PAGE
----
With the news that MotoAmerica is headed to Daytona International Speedway in March of 2022 for the Daytona 200, we decided the perfect way to build excitement for the event would be to start digging through the history books and memory banks. Since Paul Carruthers is literally as old as the Speedway itself and covered almost 30 Daytona 200s as a journalist while working at Cycle News, it was a no-brainer that it would be him who would take on the task of trying to recall the good and the bad. And since we are the home of the AMA Superbike Series, we figured we’d have him start his look back with the 1985 Daytona 200 – the first of the 200s to feature Superbikes – and go from there. This week, we focus on the 1994, 1995 and 1996 Daytona 200s.
Winner: Scott Russell, Kawasaki ZX-7R
Scott Russell’s Kawasaki suffered a mechanical failure in the Twin 50 qualifying race in the lead up to the 53rd edition of the Daytona 200 and thus was forced to start the 1994 200 from the 16th of the 20-row grid, but it mattered not. Russell and his Muzzy Kawasaki carved their way through the field, and the pairing were in second place when a red flag temporarily halted the race. The race ended up being held in two parts and Russell won the most important part, the Georgian earning a second Daytona 200 win with a 2.9-second victory over Australian Troy Corser.
The Turning Point: The race ended up boiling down to a battle of pit crews. The Muzzy Kawasaki team elected not to change Russell’s rear tire during the Georgian’s final pit stop while the Fast By Ferracci crew went ahead and fitted new rubber to Corser’s Ducati. That proved to be the difference with Russell emerging from the pits for the final time with an insurmountable advantage.
Newsworthy: Aussie Troy Corser showed that he was something special in his AMA debut as he finished second in his first-ever Daytona 200 after coming up just 2.9 seconds behind Scott Russell and ahead of four-time World Champion Eddie Lawson.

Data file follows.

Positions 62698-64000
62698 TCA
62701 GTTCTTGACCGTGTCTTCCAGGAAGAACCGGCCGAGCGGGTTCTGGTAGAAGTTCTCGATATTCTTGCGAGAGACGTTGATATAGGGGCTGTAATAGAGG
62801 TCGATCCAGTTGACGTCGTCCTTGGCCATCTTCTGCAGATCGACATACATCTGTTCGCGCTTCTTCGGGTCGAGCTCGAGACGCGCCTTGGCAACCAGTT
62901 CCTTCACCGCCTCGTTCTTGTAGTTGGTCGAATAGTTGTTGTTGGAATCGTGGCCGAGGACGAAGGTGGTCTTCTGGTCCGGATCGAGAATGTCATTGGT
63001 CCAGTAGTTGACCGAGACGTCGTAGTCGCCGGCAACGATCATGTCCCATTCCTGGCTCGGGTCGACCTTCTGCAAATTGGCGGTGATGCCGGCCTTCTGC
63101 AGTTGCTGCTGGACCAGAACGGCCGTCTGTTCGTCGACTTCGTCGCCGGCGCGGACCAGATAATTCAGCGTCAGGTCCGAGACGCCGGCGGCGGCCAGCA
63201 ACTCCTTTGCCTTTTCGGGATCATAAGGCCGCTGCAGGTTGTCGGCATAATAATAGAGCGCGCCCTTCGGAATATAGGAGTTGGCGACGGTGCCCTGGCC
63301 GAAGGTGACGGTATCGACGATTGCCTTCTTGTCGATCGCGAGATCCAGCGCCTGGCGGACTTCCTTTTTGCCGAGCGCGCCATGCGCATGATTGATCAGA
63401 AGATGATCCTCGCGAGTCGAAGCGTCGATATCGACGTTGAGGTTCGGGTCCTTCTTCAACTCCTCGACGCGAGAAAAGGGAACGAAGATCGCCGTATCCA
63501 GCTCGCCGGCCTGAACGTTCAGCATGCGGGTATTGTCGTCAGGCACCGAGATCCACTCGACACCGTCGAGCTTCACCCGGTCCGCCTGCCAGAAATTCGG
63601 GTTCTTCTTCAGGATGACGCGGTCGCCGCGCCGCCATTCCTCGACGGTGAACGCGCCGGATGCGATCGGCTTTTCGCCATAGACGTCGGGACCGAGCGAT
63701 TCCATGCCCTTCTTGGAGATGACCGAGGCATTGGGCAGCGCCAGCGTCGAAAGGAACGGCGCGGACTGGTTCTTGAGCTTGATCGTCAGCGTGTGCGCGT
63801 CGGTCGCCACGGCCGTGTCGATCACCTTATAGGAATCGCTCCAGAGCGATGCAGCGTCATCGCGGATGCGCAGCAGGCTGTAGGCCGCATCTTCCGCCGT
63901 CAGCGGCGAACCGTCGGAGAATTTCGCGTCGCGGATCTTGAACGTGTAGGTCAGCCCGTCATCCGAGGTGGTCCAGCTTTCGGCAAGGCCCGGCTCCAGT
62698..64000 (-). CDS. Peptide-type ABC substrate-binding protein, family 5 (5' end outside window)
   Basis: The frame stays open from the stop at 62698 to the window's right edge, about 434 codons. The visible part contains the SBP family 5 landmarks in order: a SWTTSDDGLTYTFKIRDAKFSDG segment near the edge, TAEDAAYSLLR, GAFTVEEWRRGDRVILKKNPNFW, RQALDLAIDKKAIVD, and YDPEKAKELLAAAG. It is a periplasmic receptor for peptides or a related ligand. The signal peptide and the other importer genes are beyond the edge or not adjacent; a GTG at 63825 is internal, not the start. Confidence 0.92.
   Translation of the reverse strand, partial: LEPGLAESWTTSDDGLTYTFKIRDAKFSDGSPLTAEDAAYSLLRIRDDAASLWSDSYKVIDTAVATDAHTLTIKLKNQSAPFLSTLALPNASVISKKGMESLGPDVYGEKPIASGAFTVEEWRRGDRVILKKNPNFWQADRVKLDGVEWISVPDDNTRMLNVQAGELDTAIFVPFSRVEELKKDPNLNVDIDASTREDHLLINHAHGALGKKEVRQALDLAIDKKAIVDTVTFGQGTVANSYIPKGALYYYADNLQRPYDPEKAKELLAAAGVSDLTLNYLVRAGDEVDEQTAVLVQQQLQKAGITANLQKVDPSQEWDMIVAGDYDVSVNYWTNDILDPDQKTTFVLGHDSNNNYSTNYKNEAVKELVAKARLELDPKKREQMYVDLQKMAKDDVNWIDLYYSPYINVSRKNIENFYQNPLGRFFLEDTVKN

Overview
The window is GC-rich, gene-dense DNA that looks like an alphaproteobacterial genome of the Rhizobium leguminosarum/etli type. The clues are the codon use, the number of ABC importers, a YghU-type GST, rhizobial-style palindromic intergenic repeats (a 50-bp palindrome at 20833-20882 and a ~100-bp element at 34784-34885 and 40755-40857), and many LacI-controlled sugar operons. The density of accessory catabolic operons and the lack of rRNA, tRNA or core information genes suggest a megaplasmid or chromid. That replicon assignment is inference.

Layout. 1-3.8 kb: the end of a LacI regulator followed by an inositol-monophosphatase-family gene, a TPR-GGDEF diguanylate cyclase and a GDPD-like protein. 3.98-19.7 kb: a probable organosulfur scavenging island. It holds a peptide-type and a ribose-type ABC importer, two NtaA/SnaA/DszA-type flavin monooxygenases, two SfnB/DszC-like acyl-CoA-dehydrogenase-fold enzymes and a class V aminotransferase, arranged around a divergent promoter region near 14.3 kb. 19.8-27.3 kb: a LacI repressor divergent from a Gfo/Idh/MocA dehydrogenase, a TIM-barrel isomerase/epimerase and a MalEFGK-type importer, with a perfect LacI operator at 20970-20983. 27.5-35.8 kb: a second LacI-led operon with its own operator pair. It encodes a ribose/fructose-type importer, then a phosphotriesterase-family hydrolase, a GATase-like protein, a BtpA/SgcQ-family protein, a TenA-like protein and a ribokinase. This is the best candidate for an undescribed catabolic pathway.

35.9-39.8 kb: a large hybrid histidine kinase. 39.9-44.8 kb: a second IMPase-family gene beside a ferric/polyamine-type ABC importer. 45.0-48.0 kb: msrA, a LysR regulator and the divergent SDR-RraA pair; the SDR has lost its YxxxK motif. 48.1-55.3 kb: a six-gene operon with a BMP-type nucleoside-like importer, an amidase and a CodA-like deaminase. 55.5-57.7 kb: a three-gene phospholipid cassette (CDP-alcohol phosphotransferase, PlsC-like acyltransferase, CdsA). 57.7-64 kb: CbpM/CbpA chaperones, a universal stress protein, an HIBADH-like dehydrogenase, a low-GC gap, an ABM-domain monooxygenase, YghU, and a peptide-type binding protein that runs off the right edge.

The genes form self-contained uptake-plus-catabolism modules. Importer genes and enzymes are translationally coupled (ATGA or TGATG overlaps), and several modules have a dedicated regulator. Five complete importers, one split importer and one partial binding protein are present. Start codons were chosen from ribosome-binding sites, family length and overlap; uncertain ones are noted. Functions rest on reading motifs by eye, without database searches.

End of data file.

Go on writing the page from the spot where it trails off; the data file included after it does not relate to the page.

Doug Polen made his debut on the factory Honda RC45 at Daytona, the bike clad in Smokin’ Joe’s Racing livery. Polen ended up fourth in his only U.S. appearance as he was headed to Europe to race in the World Superbike Championship for his new team.
Scott Russell would also be heading to Europe after his win in the 200, the Kawasaki rider set to defend his World Superbike Championship.
The finishing order of the 1994 Daytona 200 read like a who’s who of AMA Superbike racing with Russell, Corser, Lawson, Polen, Jamie James, Steve Crevier, Mike Smith, Thomas Stevens, Kevin Magee, and Dale Quarterley taking the top 10 spots in the race.
Fast By Ferracci Ducati’s Pascal Picotte earned pole position for the Daytona 200 with a new lap record of 1:50.068 at an average speed of 116.437 mph. The pole position was Picotte’s first-ever in an AMA National and it bettered Russell’s 1993 record of 1:50.194. Picotte’s hopes of Daytona 200 glory ended on the 24th lap when he coasted to a stop in the dogleg, his chain no longer on the sprocket.
All hell broke loose on the 31st lap when German Bernhard Schick crashed horrifically on the front straight after a front rim failure caused the front tire to lose air and come part. Fortunately, Schick escaped with only minor injuries.
Scott Russell won the Daytona 200 again in 1995 and this time he did so after an early race crash.
Winner: Scott Russell, Kawasaki ZX-7R
A year after winning the Daytona 200 from close to the back of the 80-rider field, Scott Russell went one better in 1995 as he crashed his Muzzy Kawasaki on the second lap, remounted at the rear of the pack and somehow marched onward to his third Daytona 200 victory. As I wrote in Cycle News at the time, “It makes you wonder what he’ll try next year – perhaps he’ll start on Main Street at the back of the motorcycle parade.”
The Turning Point: After picking up his crashed Kawasaki in the International Horseshoe at the start of the second lap, Russell was soon picking off slower riders in front of him. He was up to 37th on the fourth lap when a pace car came out due to an accident in turn six. After three laps run under caution, Russell restarted his assault on the field and took the lead for the first time on the 20th lap. From there, except for some shuffling due to scheduled pit stops, he was never headed again.